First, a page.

Sulphites in my organic wine?

There are many reasons a person is attracted to any organic product, most of which have to do with health and environmental impact.  The explosion of awareness regarding where our food comes from and what’s in it, as well as it how it impacts the environment, has people spending twice as long in any supermarket reading food labels like library books. This awareness spreads beyond the vegetable isle to the wine section of the supermarket, where health-conscious consumers have two categorising factors in mind for an organic wine when reading the label: no pesticides, or -cides of any kind, and no sulphites.

“Over the years, speculations have spontaneously turned into facts, and every third person in a bar is quite certain that sulphites are the reason for their hangover”

Now, while most consumers hit the nail on the head when it comes to the -cides, there is often a lot of confusion about the presence of sulphites in organic wine. From our experience as an organic winery, the discussion with the average consumer about the classification of organic wines often ends up spiralling onto a particular question: “so, if its organic, that means there’s no sulphites, right?”…  Very good question! This is in fact the question that made the regulations of organic wine so difficult to define in the first place! So, let’s chat about it…

The history

Up until the 19th century, all wines were essentially ‘organic’ due to the non-existence of agrochemicals. With the advent of the petrochemical industry in the late 19th century, the use of agrochemicals, such as the ‘-cides’, began in winemaking to boost production and thus profit. Alongside this was the introduction of the additive sulphur dioxide (SO2), a type of sulphite, in wines to kill undesirable bacteria, prevent spoilage, hinder oxidation, and to chemically stabilize wine in the bottle.1,2 When the organic movement emerged in the 1900s, it was centred (as it still is today) around the desire and necessity to remove health-damaging chemicals from food products and conserve the environment for future generations. In addition, winemakers aimed to better preserve the terroir, or ‘taste of origin’, of the wine by omitting any additives that could interfere with the flavour. Basically, they wanted to return winemaking to its original form.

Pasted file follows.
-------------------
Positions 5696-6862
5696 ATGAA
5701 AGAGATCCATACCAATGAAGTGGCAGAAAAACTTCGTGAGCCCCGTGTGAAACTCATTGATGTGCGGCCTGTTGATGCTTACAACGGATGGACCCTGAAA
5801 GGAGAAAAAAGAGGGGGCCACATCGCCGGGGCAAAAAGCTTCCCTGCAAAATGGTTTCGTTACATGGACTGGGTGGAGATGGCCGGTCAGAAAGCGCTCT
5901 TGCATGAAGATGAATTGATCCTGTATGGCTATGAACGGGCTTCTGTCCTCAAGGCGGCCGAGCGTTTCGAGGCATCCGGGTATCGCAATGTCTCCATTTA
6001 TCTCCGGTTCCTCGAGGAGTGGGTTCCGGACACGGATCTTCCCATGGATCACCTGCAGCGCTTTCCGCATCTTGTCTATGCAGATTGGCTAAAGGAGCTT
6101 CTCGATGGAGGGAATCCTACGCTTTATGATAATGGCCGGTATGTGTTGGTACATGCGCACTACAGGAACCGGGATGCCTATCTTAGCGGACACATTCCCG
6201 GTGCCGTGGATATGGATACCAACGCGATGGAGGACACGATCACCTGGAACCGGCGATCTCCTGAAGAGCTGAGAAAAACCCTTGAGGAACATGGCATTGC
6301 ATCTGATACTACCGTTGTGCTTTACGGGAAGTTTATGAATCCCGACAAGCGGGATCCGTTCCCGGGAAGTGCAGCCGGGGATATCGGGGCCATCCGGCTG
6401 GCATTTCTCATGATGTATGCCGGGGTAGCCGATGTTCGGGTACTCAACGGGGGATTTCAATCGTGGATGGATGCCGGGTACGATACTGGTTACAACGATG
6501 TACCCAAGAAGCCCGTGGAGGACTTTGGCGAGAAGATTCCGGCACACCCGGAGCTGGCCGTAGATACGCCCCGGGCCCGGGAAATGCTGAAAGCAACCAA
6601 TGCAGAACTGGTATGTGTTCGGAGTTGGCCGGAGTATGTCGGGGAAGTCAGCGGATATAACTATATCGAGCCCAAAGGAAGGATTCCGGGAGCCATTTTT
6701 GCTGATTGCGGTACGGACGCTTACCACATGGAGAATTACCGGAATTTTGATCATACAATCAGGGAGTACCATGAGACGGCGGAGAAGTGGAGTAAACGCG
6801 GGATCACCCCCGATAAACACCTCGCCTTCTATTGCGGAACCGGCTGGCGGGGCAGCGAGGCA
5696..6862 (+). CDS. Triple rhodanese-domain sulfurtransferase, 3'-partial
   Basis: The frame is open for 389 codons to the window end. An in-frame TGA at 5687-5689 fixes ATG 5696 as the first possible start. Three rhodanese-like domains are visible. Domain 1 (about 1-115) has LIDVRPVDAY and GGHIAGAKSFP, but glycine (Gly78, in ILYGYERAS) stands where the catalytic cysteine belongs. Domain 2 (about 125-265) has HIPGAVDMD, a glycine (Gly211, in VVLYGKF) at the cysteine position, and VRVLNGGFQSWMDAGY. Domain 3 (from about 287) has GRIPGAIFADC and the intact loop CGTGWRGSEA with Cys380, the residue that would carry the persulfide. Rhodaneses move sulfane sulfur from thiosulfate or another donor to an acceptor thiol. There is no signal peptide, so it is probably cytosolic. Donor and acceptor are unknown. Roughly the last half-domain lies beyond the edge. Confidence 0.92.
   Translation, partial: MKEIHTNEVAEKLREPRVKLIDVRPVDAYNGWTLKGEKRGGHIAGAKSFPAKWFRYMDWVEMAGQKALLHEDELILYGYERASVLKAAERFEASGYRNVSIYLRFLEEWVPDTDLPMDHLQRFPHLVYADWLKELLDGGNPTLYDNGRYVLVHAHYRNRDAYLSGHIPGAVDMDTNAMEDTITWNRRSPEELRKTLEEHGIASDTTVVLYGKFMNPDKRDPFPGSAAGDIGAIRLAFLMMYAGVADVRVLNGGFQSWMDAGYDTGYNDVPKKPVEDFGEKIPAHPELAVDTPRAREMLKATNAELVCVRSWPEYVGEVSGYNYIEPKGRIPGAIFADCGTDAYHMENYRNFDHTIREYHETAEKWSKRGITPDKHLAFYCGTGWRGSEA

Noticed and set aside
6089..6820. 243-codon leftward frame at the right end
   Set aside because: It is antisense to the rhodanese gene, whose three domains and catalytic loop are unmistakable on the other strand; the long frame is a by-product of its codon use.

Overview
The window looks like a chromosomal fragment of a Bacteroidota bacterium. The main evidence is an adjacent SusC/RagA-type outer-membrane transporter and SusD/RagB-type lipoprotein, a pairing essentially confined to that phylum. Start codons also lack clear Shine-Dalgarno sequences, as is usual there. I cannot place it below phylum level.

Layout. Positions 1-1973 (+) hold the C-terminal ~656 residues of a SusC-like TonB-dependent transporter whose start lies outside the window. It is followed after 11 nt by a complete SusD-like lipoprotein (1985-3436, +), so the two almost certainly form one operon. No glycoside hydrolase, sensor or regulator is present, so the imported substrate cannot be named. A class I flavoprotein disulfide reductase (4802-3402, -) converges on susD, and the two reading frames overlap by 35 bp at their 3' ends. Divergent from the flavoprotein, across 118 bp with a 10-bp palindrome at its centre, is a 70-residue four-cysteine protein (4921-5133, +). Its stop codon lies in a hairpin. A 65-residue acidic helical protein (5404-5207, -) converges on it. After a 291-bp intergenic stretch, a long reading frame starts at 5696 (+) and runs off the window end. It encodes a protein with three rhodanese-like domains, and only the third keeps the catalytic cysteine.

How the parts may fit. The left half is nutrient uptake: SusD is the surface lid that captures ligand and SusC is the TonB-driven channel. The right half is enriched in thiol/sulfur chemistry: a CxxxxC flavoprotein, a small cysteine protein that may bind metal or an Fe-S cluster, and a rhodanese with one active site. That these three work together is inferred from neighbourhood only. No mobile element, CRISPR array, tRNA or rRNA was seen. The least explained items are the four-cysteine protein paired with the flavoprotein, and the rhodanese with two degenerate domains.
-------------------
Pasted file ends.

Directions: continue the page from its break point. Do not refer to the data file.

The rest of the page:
But, what was the original form? Of course, at this point it was very difficult to decide what constituted the standard traditional winemaking process, as different countries from Asia to eastern and southern Europe had each developed their own traditional winemaking techniques over history.1

This, of course, made it challenging to agree on regulations for making of organic wine, leading to discrepancies particularly in the issue of the addition of sulphites, and organic regulations developed differently around the world. The European Commission came to its conclusion in 2012, after some debate, that the use of sulphites would be allowed: wine could be considered “organic” if the wine is made with organic grapes and sulphite level is below between 100 and 150 parts per million (ppm), or 100 to 150mg/L, at bottling.